Biden warns Russia as US enjoys long Memorial Day weekend

Washington, May 30 (EFE).- President Joe Biden on Sunday focused his public remarks on the June 16 meeting with his Russian counterpart, Vladimir Putin, while most Americans were looking to try and return to life as it was before the coronavirus pandemic on the long Memorial Day weekend.

Biden traveled to Delaware to attend an event at which he paid tribute to US soldiers who have died in combat and who also will be remembered on Memorial Day itself, Monday, a date that marks for Americans the first day of summer and is regularly an opportunity for family get-togethers and outings.

This year, the Memorial Day weekend will be the first weekend holiday on which Americans who have been vaccinated against Covid-19 will be able to participate in indoor or outdoor events without using a facemask, according to the guidelines set forth by the Centers for Disease Control and Prevention (CDC).

During Biden’s public appearance in Delaware, he was not wearing a facemask, along with many of the people attending the event.

In a short speech, the president called US troops the “backbone of the nation” and expressed his gratitude to them.

In addition, he recalled his older son, Beau, who was an Army veteran and died of brain cancer in 2015 at age 46.

Biden also spent time during his remarks talking about his upcoming meeting with Putin, which will occur during an extraordinary low point in US-Russian relations.

The US leader, who described this country as “unique” and emphasized that each generation of Americans received a precious gift of freedom, said that it is the US duty to defend human rights.

He said that recently he had held a two-hour conversation with Chinese President Xi Jinping in which he made clear to his counterpart that the US administration will defend human rights around the world.

Biden added that he will meet with Putin in a couple of weeks in Geneva to make clear to him that the US will not stand idly by and allow human rights to be abused.

The Biden-Putin summit will take place at the end of the first foreign trip by the US president, who is scheduled to travel to the United Kingdom in June to attend the G7 meeting and then to go to Brussels, where he will participate in the NATO summit and in a European Union meeting.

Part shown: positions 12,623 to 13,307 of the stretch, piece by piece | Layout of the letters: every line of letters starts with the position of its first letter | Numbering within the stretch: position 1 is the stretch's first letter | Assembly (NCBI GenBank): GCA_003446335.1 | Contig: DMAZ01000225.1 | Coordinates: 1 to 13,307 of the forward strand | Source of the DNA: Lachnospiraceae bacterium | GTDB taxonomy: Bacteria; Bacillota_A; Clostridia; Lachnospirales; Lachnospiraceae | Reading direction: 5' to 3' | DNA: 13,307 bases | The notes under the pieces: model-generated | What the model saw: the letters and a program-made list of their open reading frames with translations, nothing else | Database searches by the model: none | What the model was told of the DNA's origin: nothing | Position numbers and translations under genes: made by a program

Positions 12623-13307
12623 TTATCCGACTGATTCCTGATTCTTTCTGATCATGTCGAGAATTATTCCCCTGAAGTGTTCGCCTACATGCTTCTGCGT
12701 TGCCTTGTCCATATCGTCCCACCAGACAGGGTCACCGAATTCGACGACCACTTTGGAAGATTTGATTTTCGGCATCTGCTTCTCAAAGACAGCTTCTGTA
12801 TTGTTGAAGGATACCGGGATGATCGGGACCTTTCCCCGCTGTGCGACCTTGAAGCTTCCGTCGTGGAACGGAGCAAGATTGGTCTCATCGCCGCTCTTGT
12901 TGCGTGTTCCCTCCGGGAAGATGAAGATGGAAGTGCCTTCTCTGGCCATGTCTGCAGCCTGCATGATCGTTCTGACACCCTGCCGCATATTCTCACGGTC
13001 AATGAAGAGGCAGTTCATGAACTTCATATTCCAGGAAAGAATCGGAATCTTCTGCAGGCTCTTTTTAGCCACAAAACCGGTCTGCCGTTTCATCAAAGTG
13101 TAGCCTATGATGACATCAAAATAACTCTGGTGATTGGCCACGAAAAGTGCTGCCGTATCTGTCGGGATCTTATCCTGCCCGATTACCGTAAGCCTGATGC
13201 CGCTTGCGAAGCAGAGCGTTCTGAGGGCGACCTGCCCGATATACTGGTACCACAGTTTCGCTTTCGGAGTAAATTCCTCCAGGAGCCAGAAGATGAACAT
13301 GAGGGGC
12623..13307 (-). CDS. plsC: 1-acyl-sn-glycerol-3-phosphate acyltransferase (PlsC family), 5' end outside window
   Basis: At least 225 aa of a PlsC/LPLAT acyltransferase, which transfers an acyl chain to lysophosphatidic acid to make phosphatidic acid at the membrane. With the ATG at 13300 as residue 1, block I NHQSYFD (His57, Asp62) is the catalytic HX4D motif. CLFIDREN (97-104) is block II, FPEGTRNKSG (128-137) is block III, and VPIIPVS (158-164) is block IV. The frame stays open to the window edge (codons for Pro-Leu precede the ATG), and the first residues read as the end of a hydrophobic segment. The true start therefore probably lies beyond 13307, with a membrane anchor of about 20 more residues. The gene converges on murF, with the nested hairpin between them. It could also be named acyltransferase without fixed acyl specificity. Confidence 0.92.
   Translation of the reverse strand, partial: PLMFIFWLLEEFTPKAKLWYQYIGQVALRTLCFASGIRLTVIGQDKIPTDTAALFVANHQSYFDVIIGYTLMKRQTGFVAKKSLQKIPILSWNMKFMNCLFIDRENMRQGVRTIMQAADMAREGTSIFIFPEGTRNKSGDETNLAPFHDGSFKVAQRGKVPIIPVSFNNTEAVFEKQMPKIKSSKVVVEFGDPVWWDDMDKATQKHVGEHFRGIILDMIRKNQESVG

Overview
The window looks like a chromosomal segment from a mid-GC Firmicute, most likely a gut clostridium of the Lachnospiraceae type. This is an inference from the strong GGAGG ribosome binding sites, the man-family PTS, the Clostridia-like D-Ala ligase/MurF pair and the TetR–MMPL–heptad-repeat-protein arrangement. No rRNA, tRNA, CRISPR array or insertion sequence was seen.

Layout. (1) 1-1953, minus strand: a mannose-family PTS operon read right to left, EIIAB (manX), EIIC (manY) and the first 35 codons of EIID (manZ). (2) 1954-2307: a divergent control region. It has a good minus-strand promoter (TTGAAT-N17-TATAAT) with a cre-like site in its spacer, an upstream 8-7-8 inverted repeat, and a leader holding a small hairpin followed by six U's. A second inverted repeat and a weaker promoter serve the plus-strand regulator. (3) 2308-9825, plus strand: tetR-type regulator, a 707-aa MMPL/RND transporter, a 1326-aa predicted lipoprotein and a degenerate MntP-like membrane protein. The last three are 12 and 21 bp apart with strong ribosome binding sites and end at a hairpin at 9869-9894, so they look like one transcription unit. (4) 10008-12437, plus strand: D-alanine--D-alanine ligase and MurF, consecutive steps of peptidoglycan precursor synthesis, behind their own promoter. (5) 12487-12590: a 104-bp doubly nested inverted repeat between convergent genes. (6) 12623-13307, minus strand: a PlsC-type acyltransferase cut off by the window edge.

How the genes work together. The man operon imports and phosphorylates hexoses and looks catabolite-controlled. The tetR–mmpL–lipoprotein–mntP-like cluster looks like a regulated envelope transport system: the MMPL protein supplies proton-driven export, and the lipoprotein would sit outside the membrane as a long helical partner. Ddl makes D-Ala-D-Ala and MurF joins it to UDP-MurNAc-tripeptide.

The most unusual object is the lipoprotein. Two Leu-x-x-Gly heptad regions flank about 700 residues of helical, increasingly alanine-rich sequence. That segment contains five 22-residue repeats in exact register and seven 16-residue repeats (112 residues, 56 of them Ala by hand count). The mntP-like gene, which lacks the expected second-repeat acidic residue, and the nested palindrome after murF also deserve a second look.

The Kremlin, however, has downplayed the idea of a resumption of less contentious relations with the US after the summit.

In March, Moscow called its ambassador to Washington, Anatoly Antonov, home for consultations after Biden called Putin a “killer,” and since then the envoy has not returned to his post.

And after the announcement of sanctions by the US in April – which included the expulsion of 10 members of the Russian diplomatic mission in Washington – Moscow called in US Ambassador John Sullivan and recommended that he leave the country for consultations with his superiors back home, which he did shortly thereafter.

Meanwhile, millions of Americans were enjoying a long weekend on which restrictions to curtail the spread of the pandemic have begun to be eased for the ever-increasing number of people who have been vaccinated against Covid.

According to the CDC, about 134.4 million people – or 40.5 percent of the US population – have been fully vaccinated, while 50.3 percent – about 167.1 million – have received at least one dose of one of the two-dose vaccines.

The Transportation Safety Administration revealed that on Friday, when the holiday weekend kicked off, that about 1.9 million people has passed through US airports, a figure not seen since the start of the pandemic more than a year ago.

The CDC has said that facemasks should be used on all public transportation and in some places where infection could be easier or could put vulnerable portions of the population at risk.


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